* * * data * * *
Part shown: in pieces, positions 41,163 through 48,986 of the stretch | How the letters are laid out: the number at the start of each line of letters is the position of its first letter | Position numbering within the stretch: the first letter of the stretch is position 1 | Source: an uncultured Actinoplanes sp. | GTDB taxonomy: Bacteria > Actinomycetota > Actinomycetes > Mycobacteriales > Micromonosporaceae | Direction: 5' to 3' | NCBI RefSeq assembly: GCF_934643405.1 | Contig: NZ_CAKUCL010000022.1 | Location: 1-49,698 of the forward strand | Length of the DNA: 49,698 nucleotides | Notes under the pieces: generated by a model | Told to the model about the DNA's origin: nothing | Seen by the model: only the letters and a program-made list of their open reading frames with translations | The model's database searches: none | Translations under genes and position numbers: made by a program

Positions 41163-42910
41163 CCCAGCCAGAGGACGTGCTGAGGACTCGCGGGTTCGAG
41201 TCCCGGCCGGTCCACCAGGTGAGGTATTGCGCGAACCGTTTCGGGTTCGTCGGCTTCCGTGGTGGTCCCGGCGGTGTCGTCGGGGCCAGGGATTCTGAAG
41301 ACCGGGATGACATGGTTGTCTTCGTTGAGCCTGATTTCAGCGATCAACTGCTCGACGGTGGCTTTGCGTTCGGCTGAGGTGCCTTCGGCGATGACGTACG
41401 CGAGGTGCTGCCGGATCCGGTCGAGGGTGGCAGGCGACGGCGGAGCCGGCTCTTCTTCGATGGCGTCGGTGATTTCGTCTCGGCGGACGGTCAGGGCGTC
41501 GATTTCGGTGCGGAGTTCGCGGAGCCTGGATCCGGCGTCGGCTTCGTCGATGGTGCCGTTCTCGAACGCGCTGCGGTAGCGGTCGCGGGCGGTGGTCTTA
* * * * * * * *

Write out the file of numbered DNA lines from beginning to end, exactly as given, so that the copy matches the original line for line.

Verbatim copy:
Part shown: in pieces, positions 41,163 through 48,986 of the stretch | How the letters are laid out: the number at the start of each line of letters is the position of its first letter | Position numbering within the stretch: the first letter of the stretch is position 1 | Source: an uncultured Actinoplanes sp. | GTDB taxonomy: Bacteria > Actinomycetota > Actinomycetes > Mycobacteriales > Micromonosporaceae | Direction: 5' to 3' | NCBI RefSeq assembly: GCF_934643405.1 | Contig: NZ_CAKUCL010000022.1 | Location: 1-49,698 of the forward strand | Length of the DNA: 49,698 nucleotides | Notes under the pieces: generated by a model | Told to the model about the DNA's origin: nothing | Seen by the model: only the letters and a program-made list of their open reading frames with translations | The model's database searches: none | Translations under genes and position numbers: made by a program

Positions 41163-42910
41163 CCCAGCCAGAGGACGTGCTGAGGACTCGCGGGTTCGAG
41201 TCCCGGCCGGTCCACCAGGTGAGGTATTGCGCGAACCGTTTCGGGTTCGTCGGCTTCCGTGGTGGTCCCGGCGGTGTCGTCGGGGCCAGGGATTCTGAAG
41301 ACCGGGATGACATGGTTGTCTTCGTTGAGCCTGATTTCAGCGATCAACTGCTCGACGGTGGCTTTGCGTTCGGCTGAGGTGCCTTCGGCGATGACGTACG
41401 CGAGGTGCTGCCGGATCCGGTCGAGGGTGGCAGGCGACGGCGGAGCCGGCTCTTCTTCGATGGCGTCGGTGATTTCGTCTCGGCGGACGGTCAGGGCGTC
41501 GATTTCGGTGCGGAGTTCGCGGAGCCTGGATCCGGCGTCGGCTTCGTCGATGGTGCCGTTCTCGAACGCGCTGCGGTAGCGGTCGCGGGCGGTGGTCTTA